Months (and months and months) of hard work by the scouting team of the St. Louis Cardinals will finally come to fruition June 8th through June 10th. These are the dates of the 2015 MLB Draft, and the organization will make five selections prior to the fourth round: #23, #39 (competitive balance round A), #66, #100, and #105 (supplemental pick for not signing Trevor Megill, the #104 pick from 2014). With Dan Kantrovitz leaving to become the assistant general manager of the Oakland Athletics over the offseason, the Cardinals wisely hired from within by promoting Chris Correa, who most previously served as the organization's director of baseball development.
Thus, while Correa has played an invaluable role in talent evaluation in previous years, 2015 will be the first in which he'll be in charge of the team's selections in the MLB Draft. Because of Correa's previous experience with the club, I am not worried about the possibility of the team taking a step back in the 2015 draft. Plus, upon Correa's hiring last December, Mozeliak stated that he is "excited to see [Correa] lead [the organization's] scouting department" (and as we all should be well aware of by now, #MoKnows).
In case you have somehow missed them every Wednesday, you can find each one of the red baron's draft previews here. With the sheer number of players he has analyzed (with even more to come), there is a realistic chance the Cardinals end up drafting one of them, so I recommend checking them out in your free time. Despite the draft being less than one month away, Correa graciously took time out of his very busy schedule to answer questions from the Viva El Birdos community, and you will find them below:
Viva El Birdos: How are draft-day conflicts resolved? What if you, Mozeliak, and a scout all disagree on who to take with an early-round draft pick?
Chris Correa: I’ll invite dozens of experts to the draft room and everyone has their own experience and perspective regarding each prospect, so I expect and encourage disagreement and debate. I want a participative process where everyone involved has a voice and is able to express their opinion honestly, but also understands their voice is one part of a larger process to converge on an optimal decision for the Cardinals. That kind of environment is ultimately going to help me make the best selections.
VEB: What are the most common areas of a player’s strengths/weaknesses that are most likely to have differing opinions within the organization leading up to the draft?
CC: The bat. Different scouts will observe a hitter facing different kinds of pitching, and each scout may come away with different insights about a hitter’s abilities. It’s our responsibility to come together as a group, share our observations, and collectively construct a judgment about a hitter’s future.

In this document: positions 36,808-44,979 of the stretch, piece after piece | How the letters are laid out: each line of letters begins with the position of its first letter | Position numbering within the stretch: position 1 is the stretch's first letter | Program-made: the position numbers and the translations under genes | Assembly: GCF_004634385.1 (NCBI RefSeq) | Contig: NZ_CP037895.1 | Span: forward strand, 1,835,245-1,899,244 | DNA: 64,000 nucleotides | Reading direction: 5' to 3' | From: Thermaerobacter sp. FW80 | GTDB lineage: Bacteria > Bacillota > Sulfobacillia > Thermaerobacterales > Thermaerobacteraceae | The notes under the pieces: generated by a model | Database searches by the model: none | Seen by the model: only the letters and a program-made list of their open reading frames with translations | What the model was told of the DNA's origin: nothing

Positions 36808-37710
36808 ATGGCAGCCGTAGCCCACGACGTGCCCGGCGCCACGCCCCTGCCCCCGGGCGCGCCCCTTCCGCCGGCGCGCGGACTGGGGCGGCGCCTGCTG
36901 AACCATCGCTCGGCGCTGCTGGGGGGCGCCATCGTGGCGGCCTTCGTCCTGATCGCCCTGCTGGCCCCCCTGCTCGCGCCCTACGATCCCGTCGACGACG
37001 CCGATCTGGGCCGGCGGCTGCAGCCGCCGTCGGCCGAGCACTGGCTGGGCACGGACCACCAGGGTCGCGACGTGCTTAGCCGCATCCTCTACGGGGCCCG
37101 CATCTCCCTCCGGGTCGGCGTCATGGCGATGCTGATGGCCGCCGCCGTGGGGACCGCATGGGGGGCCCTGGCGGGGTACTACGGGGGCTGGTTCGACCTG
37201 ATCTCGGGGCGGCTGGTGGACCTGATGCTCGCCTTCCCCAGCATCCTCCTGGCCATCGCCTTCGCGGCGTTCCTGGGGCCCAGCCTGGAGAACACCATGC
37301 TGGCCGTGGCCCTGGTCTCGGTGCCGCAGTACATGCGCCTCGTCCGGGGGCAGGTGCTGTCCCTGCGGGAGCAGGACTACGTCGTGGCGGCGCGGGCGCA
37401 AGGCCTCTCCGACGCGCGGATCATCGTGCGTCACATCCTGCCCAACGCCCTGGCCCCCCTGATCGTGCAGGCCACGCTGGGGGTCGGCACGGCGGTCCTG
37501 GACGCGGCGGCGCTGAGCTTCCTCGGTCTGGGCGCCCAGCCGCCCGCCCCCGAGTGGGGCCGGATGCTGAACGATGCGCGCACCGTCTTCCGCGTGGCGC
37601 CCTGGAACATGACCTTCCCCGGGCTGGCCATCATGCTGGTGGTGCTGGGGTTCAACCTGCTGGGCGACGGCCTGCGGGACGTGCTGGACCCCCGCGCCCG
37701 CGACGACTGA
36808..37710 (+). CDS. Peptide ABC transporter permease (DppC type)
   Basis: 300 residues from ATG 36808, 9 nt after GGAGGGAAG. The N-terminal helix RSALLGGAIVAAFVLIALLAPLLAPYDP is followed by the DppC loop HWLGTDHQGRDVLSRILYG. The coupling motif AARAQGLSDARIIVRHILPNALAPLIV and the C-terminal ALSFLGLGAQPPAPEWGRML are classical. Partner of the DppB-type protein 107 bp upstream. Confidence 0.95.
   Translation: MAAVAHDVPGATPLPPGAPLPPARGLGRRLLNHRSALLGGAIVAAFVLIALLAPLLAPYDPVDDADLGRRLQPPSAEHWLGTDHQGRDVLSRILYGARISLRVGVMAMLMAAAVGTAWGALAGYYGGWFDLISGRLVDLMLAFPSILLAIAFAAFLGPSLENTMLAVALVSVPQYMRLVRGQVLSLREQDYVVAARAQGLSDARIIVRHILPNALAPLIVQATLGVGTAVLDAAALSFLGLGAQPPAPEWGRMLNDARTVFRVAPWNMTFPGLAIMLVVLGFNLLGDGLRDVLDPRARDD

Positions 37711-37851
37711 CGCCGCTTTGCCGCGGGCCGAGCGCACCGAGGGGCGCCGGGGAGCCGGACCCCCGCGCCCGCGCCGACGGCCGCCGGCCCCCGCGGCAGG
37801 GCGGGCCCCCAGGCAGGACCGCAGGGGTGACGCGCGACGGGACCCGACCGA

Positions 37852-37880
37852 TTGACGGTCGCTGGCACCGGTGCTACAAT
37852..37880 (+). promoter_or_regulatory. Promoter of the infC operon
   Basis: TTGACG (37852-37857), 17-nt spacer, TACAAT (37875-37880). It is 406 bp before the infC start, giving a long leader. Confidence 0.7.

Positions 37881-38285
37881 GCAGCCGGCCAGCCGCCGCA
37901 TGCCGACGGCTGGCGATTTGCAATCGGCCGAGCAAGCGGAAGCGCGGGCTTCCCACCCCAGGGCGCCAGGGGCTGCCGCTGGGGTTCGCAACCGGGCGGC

VEB: Is the pool of scouts used by the Cardinals expanding, decreasing, or about the same?
CC: Our overall pool of scouts typically increases slightly each year. Our ownership group is generous in providing resources we need to ensure deep scouting coverage.
VEB: What new/recent regions are the Cardinals emphasizing for scouting (within the US or internationally)?
CC: Internationally, the Cardinals have some talented people working hard to broaden coverage and developing a better understanding of diverse international markets, including East Asia.
VEB: How much of the organization's draft strategy is dependent on needs at the big-league level?
CC: It’s not a significant factor. Where we pick in the draft, nearly all the players available to us will require several years of development at the minor league level. Mo, Mike Girsch, and our ownership group are always working to better understand the major league club’s three- to five-year outlook, but we know a lot can change between now and 2020.
VEB: Does the Cardinals average draft position (i.e. later in the first round) make your job more difficult?
CC: It’s true that many talented players are selected early in the first round, but I would never call my job difficult. I’m surrounded by many outstanding scouts who thrive on the challenge of picking late in every round. And we’re fortunate that whoever we pick is going to be under the care of Gary LaRocque and our talented coaches in player development.
VEB: In some past years, it has seemed that the Cards have targeted one skill set in a draft—such as speed, left-handed pitching, or middle-infielders. Is this happenstance, or does the team try to improve the organization by drafting a lot of a given skill (hoping some work out)?
CC: It’s usually happenstance. I’ve heard about themes or trends in our past draft classes, but it’s just another example of pattern-seeking that permeates many baseball narratives. I know we sometimes seem to draft heavily from a specific group of player types, but think about it: If we’re trying to select the best player available for each of our first five picks, it would be very improbable that the best players happen to be a perfectly balanced group of one right-handed pitcher, one left-handed pitcher, one outfielder, one middle infielder, and one catcher.
I look forward to seeing what Correa and the Cardinals end up doing with their first five picks. Obviously, it would be fun to have a better pick in the first round, but who am I to complain about the success of the big-league club? Also, I look forward to the drafting of a middle-to-late round pick that will eventually develop into an MLB contributor like Albert Pujols (13th round), Trevor Rosenthal (21st round), Matt Adams (23rd round), or Kevin Siegrist (41st round). Special thanks to Correa for answering these questions for VEB. I believe I can speak for the community as a whole in saying how much we look forward to hearing from those directly involved with the organization we cover on a daily basis. I am aiming for the opportunity to ask Correa a few questions after the draft is complete as well.